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Pidcock: Trump may worry markets, Brexit shouldn't
Markets may fret over rise in protectionism should Donald Trump become US president, but should not fear Brexit, says Jason Pidcock.
As Jason Pidcock prepares to launch the Jupiter Asian Income fund for his new employers, the fund management heavyweight believes that after a period in the doldrums for the region, now is a good time to invest.
Pidcock was in charge of £4.6 billion at the helm of the Newton Asian Income fund, which he launched a decade ago, and quit Newton last summer to join Jupiter Asset Management.
'I do think this is a good time,' he said, ahead of the launch of his new fund next week. 'Valuations look better,' he added, arguing that unease over slowing growth in China was now better reflected across the region.
But among Pidcock's biggest fears is a resurgence in economic protectionism around the globe. While the rise of populist leaders is a perennial concern for managers in emerging markets, Pidcock is eyeing the US president race, where leftist candidate Bernie Sanders has sprung a surprise with the strength of his bid for the Democratic candidacy, and right wing populist Donald Trump has surged ahead of rivals in the Republican race.
'I'm not expecting Bernie Sanders to become president,' he said. 'I still can't bring myself to expect Donald Trump becoming president,' he added, but said victory for the property tycoon would heighten the risk of economic protectionism.
'He does seem like he's an impetuous person – you've got to assume there would be higher risk,' he said, adding that much would depend on the identity of the vice-president and their capacity to reign in Trump, should he enter the Oval Office.
'The most unpleasant thing about him is his vulgarity – that shouldn't make a difference to markets,' he added.
Pidcock was meanwhile dismissive of the fears that have hit markets over the possibility of the UK's exit from the European Union. The pound has slumped to a seven-year low against the dollar after prime minister David Cameron announced the date for the referendum and London mayor Boris Johnson pledged his support for the 'out' campaign.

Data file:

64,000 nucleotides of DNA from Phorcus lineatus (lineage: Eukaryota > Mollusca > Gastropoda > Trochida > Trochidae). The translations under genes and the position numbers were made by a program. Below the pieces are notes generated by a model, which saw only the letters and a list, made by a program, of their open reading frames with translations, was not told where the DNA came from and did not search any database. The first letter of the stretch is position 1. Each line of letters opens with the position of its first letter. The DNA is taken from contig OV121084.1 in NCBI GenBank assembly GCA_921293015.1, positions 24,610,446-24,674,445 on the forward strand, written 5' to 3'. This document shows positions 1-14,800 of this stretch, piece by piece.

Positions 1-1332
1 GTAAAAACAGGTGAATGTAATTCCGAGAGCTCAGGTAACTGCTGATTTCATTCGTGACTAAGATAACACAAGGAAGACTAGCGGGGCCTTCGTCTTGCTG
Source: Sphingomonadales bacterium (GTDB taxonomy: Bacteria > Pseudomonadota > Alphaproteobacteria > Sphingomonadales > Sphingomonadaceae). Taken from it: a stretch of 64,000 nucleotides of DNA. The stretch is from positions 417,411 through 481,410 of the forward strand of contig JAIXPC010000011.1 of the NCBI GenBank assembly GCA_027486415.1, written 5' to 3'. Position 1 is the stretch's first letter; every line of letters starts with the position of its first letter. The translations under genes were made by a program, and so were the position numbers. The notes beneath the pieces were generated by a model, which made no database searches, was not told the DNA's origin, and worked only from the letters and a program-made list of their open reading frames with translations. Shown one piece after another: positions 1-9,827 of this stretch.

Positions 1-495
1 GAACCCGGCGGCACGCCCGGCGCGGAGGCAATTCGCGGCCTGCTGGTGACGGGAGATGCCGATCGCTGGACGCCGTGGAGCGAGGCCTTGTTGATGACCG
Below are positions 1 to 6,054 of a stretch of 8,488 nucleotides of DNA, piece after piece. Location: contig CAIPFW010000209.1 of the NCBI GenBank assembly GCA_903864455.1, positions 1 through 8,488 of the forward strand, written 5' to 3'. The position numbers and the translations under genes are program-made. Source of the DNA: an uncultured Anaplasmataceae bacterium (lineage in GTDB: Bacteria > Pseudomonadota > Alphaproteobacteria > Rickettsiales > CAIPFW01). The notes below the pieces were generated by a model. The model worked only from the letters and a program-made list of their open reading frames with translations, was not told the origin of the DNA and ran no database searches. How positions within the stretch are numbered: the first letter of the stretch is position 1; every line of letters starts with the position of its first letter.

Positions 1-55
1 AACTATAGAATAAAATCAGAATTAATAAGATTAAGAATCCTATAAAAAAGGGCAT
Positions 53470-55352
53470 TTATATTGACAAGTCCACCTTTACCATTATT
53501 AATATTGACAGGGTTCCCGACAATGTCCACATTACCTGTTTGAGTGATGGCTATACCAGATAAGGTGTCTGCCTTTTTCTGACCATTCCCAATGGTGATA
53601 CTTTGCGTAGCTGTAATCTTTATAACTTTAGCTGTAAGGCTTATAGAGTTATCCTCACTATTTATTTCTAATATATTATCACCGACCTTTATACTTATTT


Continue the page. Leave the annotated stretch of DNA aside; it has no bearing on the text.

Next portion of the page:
Pidcock argued sterling's tumble was irrational. 'I actually think the UK economy will thrive if we leave,' he said. 'When people talk about the fear of the unknown, that's not a reason [to remain in the EU]. We should embrace the opportunity,' he said.
Big on Australia
Pidcock's new fund will differ in some respects from his old one at Newton, which has halved in size since his departure.
He will manage a tighter range of stocks, of between 40 and 50, with a greater focus on bigger companies, which around 60% of the fund expected to be held in companies with a market capitalisation greater than $10 billion (£7.2 billion).
Pidcock will also be subject to less stringent yield requirements. In his old fund he was only allowed to invest in shares with a greater yield than the index, but this restriction has been dropped, giving him more scope to invest in lower-yielding, but higher growth markets like the Philippines and Asian healthcare stocks.
But as with his old fund, Pidcock is building a new portfolio that is heavy on the region's developed markets, like Australia, and lighter on developing economies.
'Australia is one of the most underappreciated investment stories in the world,' he said. 'It has not buckled with the decline in mining prices like Russia and South Africa have done,' he said.
However, none of this exposure will be in the mining sector, which Pidcock is shunning until there are 'more distressed asset sales, bankruptcies and dividends down to a level which is clearly sustainable'.
He does not place much stock in the miners' rally from 12-year lows since mid-January, a surge that has started to come unstuck with two days of heavy falls.
'With sectors like this, when they fall hard, it is very easy to have a sharp recovery. We won't necessarily see new lows in this sector, but at this level I see no reason to march back in,' he said.
Indian stocks will also be absent from the fund, due to their low yields and high multiples following the rally in the country's stock market under prime minister Narendra Modi.
Pidcock is planning to be 'underweight', or holding proportionally less than his benchmark, the FTSE All World Asia Pacific ex-Japan, in China.
'I'm likely to remain underweight China for some time,' he said, arguing the country's politics, alongside its slowing growth, presented a barrier to investing. 'It does remain a communist country and I don't have as much confidence in the government as those in Singapore or New Zealand,' he said.
'That doesn't necessarily mean the rest of the region will be brought down by China. When Japan's growth rate slumped in the early 90s that didn't cause a problem for the rest of the region.'
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